After all, the problem with including off-set data in the NC-program is that it’s very inefficient. This is because you first have to run a single item and then stop the production while the tool is being measured. As a result, you can expect a lot of simple mistakes with very costly outcomes. Furthermore, without proper tool management tool lifetimes in batch manufacturing can’t be handled. This causes tools to wear out in the middle of the batch. As a result, this most likely means scrap, inefficiencies and unnecessary head-ache for the production manager. At worst, you might not even notice that items are out of tolerance because of non-existent tool life, resulting in faulty pieces being delivered to customers.


Special cases create need for tool automation

There are three main scenarios, where mere tool management is not enough. Here, tool automation is needed:

  1. Difficult materialsIncrease manufacturing productivity with robot tool changer
  2. A high number of tools
  3. Expensive tools

Hard materials means high tool consumption and call for a high number of sister-tools. This is because the lifetime of a single tool can be as little as some minutes. This means that to be able to manufacture an unmanned over night shift for example, you have to be able to feed the machines with new tools. Tool magazines simply can’t handle big enough quantities for these purposes.

When it comes to tool sharing, in the case of a high quantity or very expensive price of a single tool, let’s first look into one of the basic principles of flexible manufacturing:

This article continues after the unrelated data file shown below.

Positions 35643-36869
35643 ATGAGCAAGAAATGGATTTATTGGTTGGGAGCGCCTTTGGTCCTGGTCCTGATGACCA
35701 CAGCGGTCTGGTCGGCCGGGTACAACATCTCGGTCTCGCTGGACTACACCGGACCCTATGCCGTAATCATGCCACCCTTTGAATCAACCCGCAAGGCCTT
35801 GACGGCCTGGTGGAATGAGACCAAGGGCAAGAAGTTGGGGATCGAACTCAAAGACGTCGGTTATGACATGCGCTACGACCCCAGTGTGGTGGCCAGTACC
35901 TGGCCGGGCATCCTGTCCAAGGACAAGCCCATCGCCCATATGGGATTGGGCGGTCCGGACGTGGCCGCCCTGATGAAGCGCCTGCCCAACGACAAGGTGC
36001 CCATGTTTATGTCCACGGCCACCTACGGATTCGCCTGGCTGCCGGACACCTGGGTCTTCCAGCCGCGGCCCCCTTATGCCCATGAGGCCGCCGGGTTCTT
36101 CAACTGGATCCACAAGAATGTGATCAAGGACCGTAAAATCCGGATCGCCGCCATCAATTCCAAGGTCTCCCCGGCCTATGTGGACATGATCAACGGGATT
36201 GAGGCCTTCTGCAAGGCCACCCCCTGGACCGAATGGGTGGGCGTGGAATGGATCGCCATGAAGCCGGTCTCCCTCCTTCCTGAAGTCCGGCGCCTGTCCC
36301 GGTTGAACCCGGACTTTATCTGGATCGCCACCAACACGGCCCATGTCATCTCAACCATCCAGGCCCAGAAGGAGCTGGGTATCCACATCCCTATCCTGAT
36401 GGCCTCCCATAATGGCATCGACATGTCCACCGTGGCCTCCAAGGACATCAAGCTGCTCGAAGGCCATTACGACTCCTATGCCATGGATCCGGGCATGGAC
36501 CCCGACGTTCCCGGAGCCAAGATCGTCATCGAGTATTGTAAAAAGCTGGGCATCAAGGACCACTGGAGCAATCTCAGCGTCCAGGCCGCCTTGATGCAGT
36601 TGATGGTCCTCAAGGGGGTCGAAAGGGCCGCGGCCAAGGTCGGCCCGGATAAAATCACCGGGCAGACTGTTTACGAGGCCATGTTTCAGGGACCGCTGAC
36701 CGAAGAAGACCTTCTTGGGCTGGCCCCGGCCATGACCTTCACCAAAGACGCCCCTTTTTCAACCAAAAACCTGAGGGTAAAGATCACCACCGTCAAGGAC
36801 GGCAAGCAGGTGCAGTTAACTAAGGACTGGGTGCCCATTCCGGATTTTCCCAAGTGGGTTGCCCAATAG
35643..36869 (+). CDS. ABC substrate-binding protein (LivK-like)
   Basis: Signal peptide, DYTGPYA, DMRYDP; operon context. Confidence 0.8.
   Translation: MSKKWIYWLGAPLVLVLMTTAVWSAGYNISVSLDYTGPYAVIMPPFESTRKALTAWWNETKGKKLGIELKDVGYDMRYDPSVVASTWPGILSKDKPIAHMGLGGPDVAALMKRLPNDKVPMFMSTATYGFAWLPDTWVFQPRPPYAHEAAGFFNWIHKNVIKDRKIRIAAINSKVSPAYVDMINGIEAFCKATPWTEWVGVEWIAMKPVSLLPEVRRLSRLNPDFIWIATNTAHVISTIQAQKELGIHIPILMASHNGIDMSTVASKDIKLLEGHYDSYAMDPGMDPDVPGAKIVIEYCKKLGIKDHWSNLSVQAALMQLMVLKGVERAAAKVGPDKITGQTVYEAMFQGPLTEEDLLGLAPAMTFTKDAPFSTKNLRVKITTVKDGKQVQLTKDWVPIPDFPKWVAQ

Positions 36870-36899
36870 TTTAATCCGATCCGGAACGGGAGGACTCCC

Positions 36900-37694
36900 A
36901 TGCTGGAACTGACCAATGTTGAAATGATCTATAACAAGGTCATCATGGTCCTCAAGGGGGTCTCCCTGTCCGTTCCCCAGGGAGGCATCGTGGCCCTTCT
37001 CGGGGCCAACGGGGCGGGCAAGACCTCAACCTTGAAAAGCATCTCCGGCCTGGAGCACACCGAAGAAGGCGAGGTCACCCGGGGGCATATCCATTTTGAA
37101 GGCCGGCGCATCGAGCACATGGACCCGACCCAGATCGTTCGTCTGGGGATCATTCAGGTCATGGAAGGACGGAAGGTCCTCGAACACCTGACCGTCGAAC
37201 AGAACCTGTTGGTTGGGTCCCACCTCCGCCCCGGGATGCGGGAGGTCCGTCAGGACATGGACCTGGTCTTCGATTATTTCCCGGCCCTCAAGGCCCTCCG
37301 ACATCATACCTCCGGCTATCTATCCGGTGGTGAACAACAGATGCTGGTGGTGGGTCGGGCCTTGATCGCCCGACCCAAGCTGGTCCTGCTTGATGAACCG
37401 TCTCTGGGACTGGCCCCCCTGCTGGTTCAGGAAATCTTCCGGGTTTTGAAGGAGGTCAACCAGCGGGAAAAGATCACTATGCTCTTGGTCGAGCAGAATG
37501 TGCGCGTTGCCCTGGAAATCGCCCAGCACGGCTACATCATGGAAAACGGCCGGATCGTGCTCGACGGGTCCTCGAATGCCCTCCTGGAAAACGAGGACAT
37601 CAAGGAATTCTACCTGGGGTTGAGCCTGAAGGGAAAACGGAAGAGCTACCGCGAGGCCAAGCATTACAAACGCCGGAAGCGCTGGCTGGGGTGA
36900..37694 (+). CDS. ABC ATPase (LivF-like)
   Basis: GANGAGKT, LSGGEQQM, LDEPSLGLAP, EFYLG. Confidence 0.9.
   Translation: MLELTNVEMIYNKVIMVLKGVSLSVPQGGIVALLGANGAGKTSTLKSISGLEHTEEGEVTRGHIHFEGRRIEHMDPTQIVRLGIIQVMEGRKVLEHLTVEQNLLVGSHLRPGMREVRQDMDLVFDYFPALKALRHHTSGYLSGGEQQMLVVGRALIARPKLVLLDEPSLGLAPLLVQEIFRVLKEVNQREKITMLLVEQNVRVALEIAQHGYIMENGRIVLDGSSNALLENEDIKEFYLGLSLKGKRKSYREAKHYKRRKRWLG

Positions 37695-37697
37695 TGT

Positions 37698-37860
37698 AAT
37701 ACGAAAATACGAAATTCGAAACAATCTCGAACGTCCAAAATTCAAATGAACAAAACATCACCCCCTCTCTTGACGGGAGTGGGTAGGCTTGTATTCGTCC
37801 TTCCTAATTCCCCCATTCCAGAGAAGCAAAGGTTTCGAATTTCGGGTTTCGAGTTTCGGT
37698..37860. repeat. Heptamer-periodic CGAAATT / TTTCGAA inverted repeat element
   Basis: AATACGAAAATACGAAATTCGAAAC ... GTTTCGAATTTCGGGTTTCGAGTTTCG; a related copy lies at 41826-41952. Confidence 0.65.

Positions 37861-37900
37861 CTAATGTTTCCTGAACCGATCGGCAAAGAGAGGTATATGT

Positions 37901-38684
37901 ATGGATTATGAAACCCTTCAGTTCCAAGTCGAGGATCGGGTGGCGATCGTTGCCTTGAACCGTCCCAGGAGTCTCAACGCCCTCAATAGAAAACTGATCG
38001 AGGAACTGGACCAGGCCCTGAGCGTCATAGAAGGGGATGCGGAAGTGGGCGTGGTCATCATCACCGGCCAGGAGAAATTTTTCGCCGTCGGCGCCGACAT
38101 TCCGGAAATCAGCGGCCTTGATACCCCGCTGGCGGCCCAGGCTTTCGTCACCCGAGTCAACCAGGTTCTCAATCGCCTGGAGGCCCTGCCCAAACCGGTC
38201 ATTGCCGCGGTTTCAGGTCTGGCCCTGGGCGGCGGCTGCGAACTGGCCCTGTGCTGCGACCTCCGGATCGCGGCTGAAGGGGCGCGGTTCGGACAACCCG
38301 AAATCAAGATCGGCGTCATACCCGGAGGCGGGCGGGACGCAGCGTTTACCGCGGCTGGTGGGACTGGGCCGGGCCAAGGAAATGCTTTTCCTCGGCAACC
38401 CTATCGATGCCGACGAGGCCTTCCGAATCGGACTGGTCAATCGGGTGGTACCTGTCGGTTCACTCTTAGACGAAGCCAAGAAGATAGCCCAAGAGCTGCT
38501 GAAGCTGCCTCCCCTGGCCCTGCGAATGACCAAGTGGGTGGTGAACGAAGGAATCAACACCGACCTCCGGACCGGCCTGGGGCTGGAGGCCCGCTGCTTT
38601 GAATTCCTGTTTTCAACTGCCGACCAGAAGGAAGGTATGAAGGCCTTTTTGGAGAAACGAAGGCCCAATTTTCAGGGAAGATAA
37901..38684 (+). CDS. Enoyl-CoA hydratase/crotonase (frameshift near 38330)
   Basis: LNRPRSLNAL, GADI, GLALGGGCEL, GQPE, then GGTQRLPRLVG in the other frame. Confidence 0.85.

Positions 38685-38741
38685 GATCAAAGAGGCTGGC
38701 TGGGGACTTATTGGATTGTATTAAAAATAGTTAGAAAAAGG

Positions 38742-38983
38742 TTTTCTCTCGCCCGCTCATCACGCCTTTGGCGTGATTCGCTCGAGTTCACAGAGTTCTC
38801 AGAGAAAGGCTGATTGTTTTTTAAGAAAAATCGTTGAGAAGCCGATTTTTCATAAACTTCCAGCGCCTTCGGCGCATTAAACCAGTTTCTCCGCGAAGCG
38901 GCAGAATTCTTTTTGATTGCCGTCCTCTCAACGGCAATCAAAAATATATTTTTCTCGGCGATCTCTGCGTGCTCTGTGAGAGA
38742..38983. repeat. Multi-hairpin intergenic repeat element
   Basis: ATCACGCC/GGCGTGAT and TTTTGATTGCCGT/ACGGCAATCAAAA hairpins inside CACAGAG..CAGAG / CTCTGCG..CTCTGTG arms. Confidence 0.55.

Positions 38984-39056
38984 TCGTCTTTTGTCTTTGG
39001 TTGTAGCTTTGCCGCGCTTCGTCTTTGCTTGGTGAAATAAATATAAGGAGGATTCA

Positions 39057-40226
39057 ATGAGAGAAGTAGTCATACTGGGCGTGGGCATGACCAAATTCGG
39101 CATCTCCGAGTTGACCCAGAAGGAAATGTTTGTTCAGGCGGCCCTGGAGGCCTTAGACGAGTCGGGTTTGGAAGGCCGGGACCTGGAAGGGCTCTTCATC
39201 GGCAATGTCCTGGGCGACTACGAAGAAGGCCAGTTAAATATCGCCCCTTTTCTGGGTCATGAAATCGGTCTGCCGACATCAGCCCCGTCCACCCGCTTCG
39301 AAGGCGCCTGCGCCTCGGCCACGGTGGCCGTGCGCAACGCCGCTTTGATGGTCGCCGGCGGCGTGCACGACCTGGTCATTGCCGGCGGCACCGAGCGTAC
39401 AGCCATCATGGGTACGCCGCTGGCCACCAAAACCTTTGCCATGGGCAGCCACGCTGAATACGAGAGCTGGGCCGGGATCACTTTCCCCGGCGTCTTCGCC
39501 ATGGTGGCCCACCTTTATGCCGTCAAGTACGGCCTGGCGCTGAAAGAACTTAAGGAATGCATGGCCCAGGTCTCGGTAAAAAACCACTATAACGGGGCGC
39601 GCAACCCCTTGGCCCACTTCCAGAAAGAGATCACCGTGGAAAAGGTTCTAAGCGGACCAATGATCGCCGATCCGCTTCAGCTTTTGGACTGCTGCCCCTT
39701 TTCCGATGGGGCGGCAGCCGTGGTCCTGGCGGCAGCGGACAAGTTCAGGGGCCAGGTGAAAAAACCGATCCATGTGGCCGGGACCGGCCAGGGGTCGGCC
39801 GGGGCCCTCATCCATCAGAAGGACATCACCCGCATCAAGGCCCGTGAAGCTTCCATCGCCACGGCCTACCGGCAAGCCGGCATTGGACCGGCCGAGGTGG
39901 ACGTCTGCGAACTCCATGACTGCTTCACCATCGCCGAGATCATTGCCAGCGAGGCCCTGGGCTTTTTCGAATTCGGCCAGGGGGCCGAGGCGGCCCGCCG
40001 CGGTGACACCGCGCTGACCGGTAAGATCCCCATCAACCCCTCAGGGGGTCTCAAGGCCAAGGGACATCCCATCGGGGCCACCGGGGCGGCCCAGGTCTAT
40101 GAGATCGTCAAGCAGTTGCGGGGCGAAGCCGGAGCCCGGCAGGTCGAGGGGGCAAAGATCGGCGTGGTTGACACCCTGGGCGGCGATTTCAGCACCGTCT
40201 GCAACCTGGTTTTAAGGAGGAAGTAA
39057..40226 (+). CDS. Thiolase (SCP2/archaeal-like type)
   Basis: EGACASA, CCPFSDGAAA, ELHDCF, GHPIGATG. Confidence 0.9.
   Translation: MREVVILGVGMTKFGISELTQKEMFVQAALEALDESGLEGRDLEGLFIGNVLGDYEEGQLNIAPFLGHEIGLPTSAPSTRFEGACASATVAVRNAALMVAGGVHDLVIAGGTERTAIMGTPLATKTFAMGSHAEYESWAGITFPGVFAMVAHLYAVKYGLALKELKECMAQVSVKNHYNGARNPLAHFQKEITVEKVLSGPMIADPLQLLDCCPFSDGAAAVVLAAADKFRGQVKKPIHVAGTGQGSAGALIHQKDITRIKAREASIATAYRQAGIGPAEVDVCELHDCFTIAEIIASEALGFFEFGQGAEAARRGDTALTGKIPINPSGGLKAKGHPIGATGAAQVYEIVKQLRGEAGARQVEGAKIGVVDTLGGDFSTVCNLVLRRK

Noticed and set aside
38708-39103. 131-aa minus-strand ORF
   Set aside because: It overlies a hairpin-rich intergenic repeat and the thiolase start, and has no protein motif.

The possibility to produce any item on any machine (oftentimes also referred to as the ability to dynamically re-route production to another machine)

Naturally, this creates a lot of requirements for tool management and calls for a physical tool automation solution. What it enables however, is the ability to share even thousands of tools (or fewer very expensive tools) with multiple machines. With the help of proper production planning software, production can combine high flexibility with high utilization, as tools are always delivered to the machines exactly at the right time. In addition to flexibility, this means less idling tools in the separate tool magazines and more savings in return. We realize that this is quite the rabbit hole, so it might help to see our customer story on Kempf to understand the concept better.

Fastems and Kempf Tool Management - Central Tool Storage

Kempf Case: One central tool storage, two production lines, three robots. A robot in the Fastems CTS (middle) transfers the tools to the two gantry robots. In the foreground is the robot that supplies the machines in the MLS. In the background is another robot, which transfers the tools to five other machining centers.


Steps for better tool management